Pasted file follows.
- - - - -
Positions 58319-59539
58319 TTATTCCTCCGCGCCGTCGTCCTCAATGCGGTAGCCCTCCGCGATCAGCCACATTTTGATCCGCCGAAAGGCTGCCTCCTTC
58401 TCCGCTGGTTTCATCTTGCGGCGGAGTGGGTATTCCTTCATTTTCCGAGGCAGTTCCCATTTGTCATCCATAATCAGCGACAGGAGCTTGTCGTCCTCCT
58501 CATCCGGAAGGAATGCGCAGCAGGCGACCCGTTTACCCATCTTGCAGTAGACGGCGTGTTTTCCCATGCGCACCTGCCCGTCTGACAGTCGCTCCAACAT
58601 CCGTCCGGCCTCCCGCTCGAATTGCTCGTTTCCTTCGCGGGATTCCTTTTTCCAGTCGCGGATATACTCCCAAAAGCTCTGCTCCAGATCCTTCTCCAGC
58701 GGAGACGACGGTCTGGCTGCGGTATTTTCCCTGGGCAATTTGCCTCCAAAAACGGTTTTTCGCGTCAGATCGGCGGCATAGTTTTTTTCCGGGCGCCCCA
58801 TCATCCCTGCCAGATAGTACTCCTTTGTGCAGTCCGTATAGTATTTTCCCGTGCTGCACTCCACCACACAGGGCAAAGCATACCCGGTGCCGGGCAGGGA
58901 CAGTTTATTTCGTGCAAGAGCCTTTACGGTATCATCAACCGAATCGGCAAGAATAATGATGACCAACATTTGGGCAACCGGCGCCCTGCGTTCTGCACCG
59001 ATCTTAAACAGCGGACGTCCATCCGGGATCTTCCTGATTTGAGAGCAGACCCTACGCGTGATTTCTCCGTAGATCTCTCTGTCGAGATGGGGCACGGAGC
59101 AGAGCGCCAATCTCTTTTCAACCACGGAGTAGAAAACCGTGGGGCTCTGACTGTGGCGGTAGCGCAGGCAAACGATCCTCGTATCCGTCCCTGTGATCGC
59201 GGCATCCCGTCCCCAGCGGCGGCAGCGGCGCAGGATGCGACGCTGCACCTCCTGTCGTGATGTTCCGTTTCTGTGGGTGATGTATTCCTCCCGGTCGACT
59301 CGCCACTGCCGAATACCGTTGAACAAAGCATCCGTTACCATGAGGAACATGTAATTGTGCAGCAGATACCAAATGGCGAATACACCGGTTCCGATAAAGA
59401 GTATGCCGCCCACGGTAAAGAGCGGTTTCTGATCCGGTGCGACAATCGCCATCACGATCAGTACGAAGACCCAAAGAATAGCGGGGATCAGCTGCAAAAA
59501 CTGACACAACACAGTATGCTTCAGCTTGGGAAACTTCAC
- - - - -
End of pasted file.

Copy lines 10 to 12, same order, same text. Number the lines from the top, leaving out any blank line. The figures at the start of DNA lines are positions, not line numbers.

59101 AGAGCGCCAATCTCTTTTCAACCACGGAGTAGAAAACCGTGGGGCTCTGACTGTGGCGGTAGCGCAGGCAAACGATCCTCGTATCCGTCCCTGTGATCGC
59201 GGCATCCCGTCCCCAGCGGCGGCAGCGGCGCAGGATGCGACGCTGCACCTCCTGTCGTGATGTTCCGTTTCTGTGGGTGATGTATTCCTCCCGGTCGACT
59301 CGCCACTGCCGAATACCGTTGAACAAAGCATCCGTTACCATGAGGAACATGTAATTGTGCAGCAGATACCAAATGGCGAATACACCGGTTCCGATAAAGA